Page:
Finished with this section of roof, Thor crammed the handle of the tool under the back waistband of his pants. He brushed dust from his beard, ignoring all that covered the upper half of his winter underwear. The air was heavy with warming light and drying land, so he'd already shoved back the sleeves and unfastened the buttons at the top of his chest. A mild spring day that made for easier work.
Needing a swig of water, he released a sharp whistle, one he felt in the roof of his mouth instead of hearing.
Jorgan looked up and shaded his eyes from the sun.
Using three fingers to form a W, Thor tapped them to his lips in the hand sign for water.
Jorgan retrieved a jar from the wagon seat and started up the ladder. His shirt was as sweat stained as Thor's own, and while his hair was a lighter brown, it hung tied back in the same rough knot, the cords cut from the rawhide of the elk Thor had downed that autumn. The meat was all cured or canned and stored in the springhouse thanks to the hard work of their wives as well as Ida, the aged freedwoman and faithful housekeeper who had raised Thor and his brothers since birth. Though her wrinkled, dark skin shone in stark contrast to their own, she'd been as a mother to them. A woman they'd defend with as strong a zeal as the others.
Thor sidestepped to the lower portion of the roof, bent down, and gripped the metal lid on the water. His side had bothered him of late, and although he reached gingerly, a pain lanced through his middle. He winced and pressed a firm grip to the spot, but the pressure did little to help as he fumbled the jar. Jorgan steadied it, and as Thor braced against the throbbing to reach for the jar again, Jorgan eyed him with confusion. If he sensed Thor's discomfort, he didn't let on. Thor tried to improve the situation with a lopsided smile before gulping water down.
Having gutted enough wild game to know where a liver was, Thor rubbed the tender spot that had troubled him the last few weeks and that, as of right now, was a dish cloth wrung tight. The same kind of pain Da had suffered before Thor and his brothers dug his grave and marked it with a cross. One Thor might have seen from the cidery roof had he searched westward for the family plot. But he kept his focus diverted from that place, and when fear tramped through him, he shot out a slow breath and capped the lid on the water. This was no time to lose his calm. As it was, anxiety already stole his sleep. As fierce as this growing ache was a bewilderment, because unlike Da, Thor had sobered from an addiction to hard drink. He'd restored his health as best he could, so why was this spot bothering him now? Jorgan tapped him for his attention, and Thor watched his brother's mouth move amid a beard streaked in silver. "Let's switch places. You come on down."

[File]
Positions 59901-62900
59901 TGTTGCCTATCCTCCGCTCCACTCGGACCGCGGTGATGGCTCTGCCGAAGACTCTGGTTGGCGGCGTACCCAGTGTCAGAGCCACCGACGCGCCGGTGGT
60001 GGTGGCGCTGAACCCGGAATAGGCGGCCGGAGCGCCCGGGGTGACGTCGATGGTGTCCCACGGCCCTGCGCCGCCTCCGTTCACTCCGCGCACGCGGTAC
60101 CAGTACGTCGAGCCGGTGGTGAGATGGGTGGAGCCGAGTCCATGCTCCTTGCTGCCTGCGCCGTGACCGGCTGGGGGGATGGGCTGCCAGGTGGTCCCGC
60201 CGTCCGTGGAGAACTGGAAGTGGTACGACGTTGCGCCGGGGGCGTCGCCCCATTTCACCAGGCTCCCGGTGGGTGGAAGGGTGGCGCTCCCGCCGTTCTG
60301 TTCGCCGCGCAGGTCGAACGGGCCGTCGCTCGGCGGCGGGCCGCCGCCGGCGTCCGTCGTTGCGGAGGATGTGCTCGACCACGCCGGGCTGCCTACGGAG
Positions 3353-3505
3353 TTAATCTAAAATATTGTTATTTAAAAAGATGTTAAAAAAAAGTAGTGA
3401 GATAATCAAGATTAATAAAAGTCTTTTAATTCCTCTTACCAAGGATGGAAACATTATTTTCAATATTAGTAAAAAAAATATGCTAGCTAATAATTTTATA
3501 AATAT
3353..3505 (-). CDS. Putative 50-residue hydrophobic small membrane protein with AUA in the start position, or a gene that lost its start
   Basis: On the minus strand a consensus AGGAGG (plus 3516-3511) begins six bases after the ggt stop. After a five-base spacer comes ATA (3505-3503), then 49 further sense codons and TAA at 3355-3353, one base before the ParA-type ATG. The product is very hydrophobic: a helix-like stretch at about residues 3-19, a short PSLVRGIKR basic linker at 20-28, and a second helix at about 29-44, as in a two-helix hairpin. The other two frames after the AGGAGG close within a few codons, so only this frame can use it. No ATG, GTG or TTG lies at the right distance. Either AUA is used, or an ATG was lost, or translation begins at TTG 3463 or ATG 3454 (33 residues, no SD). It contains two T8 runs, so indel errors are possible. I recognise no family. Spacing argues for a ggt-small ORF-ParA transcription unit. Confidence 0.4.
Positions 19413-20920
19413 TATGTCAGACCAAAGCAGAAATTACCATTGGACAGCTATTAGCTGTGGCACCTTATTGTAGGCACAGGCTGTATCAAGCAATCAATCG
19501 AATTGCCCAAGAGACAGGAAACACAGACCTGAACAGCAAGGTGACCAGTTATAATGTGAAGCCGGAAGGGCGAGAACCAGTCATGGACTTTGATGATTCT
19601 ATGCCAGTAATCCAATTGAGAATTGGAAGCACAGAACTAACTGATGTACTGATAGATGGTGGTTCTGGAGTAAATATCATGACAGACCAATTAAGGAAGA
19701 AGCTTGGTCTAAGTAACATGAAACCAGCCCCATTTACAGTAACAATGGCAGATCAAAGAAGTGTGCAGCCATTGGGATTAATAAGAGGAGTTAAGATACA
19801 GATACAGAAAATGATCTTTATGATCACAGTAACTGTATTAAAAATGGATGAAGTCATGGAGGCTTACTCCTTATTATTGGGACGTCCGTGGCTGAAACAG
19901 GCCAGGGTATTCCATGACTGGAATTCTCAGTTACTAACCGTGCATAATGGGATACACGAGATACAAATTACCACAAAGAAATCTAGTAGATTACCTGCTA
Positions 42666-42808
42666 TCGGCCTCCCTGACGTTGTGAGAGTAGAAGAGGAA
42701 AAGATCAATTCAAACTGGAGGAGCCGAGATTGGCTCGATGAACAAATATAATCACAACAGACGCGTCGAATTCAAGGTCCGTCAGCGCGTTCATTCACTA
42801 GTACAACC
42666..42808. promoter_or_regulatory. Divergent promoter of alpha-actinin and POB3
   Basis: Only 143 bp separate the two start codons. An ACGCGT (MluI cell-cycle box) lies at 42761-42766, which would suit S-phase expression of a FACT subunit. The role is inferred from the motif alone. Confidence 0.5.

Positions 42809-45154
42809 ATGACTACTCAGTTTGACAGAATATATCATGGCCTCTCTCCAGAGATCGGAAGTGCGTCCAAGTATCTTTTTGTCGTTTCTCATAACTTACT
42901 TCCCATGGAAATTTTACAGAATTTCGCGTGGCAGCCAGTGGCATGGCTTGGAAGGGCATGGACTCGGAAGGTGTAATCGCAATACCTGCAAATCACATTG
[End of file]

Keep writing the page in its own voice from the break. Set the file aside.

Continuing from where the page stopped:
Thor shook his head, understanding an act of kindness when he saw one. It lived in a person's eyes more than any words expressed. Something he wouldn't have learned had he been born with ears that were for more than decoration.
Thor clambered back to the peak, glad his brother couldn't see his grimace as he settled again. Jorgan returned to the ground, where he gathered more shingles. The man never probed too deep, but he was always there — sure and steady. An older brother who was as temperate and honest a leader as they came. As for their younger brother ...
Thor made it a point to think of Haakon as little as possible.
It was for the best that the runt was gone, but every so often the missing of Haakon hung around this farm like a blanket of memories and regret that would never be shed. It tried to drape itself around Thor now as he worked atop the building where he and Haakon had played as children and worked side by side as men. Determined not to let the past rear its head, Thor rammed his tool down and snapped off another worn shingle.
He had better things to do than think about Haakon. If he gave in, he'd only recall what Haakon had done to Aven. How he'd tried to force himself on her in a way no woman deserved. She had been Thor's bride-to-be four years ago, but Thor would have defended her whether her heart had been his or not.
At a flash of color in the distance, Thor viewed the lane where the women strolled with the children in tow, all damp and happy from the spring — a bit of fun with warmer days on the rise. More important, near enough to the homestead that the women were within hollering distance. Something Thor and Jorgan had insisted upon since that winter's day when the doctor from the train depot had declared the Sorrels' return. No one had seen hide nor hair of the Klansmen yet, but it didn't mean they weren't around.
When the women wished to venture off, they agreed not to go so far that Thor and Jorgan couldn't come to their aid. While Thor wouldn't be able to hear them call, no one kept a better ear out for the family than Jorgan. And for Thor ... Well, there was a reason he'd stationed himself up on the ridgeline of the roof.